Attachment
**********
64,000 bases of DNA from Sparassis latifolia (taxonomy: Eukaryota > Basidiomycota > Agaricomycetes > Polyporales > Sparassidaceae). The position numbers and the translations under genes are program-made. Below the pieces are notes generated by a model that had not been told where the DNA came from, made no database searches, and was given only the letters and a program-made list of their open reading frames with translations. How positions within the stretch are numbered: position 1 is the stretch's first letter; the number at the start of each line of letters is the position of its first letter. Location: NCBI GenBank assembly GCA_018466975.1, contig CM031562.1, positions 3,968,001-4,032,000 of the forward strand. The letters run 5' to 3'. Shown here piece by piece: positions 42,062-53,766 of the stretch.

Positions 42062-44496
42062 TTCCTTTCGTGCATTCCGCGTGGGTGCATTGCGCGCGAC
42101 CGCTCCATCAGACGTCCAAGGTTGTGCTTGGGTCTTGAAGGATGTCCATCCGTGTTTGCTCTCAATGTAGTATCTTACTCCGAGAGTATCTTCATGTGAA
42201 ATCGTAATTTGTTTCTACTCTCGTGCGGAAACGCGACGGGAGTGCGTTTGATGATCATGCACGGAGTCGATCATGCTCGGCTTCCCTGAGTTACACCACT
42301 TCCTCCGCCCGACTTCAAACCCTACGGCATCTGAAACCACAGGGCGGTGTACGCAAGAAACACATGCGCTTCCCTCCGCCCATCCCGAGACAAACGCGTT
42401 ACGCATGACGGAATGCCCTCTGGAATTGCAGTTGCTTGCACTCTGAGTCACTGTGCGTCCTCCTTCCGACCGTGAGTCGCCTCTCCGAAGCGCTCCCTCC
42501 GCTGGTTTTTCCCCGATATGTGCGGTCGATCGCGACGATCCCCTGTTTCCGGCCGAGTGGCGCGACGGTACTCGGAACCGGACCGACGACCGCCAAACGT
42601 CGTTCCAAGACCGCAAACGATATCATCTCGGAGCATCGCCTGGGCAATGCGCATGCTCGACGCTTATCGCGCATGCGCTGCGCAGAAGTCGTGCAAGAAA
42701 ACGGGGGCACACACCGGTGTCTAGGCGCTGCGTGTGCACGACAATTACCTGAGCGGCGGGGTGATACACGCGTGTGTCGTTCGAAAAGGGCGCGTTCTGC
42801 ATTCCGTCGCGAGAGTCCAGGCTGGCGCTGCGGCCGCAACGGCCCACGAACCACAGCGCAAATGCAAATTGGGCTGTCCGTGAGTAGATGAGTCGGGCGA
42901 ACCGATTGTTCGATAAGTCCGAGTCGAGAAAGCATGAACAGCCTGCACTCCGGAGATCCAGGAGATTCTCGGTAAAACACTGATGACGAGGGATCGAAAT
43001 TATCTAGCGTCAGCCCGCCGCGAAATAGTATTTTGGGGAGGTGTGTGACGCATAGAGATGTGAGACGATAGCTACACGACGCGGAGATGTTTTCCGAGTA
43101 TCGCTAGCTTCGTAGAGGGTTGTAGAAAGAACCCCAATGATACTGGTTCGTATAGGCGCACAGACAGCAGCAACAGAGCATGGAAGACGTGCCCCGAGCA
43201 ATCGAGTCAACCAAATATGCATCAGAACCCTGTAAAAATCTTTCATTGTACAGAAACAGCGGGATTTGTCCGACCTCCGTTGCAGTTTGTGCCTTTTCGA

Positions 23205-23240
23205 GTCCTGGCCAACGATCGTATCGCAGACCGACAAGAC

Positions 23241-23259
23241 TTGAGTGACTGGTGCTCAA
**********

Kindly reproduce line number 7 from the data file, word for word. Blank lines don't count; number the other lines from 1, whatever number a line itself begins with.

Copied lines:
42401 ACGCATGACGGAATGCCCTCTGGAATTGCAGTTGCTTGCACTCTGAGTCACTGTGCGTCCTCCTTCCGACCGTGAGTCGCCTCTCCGAAGCGCTCCCTCC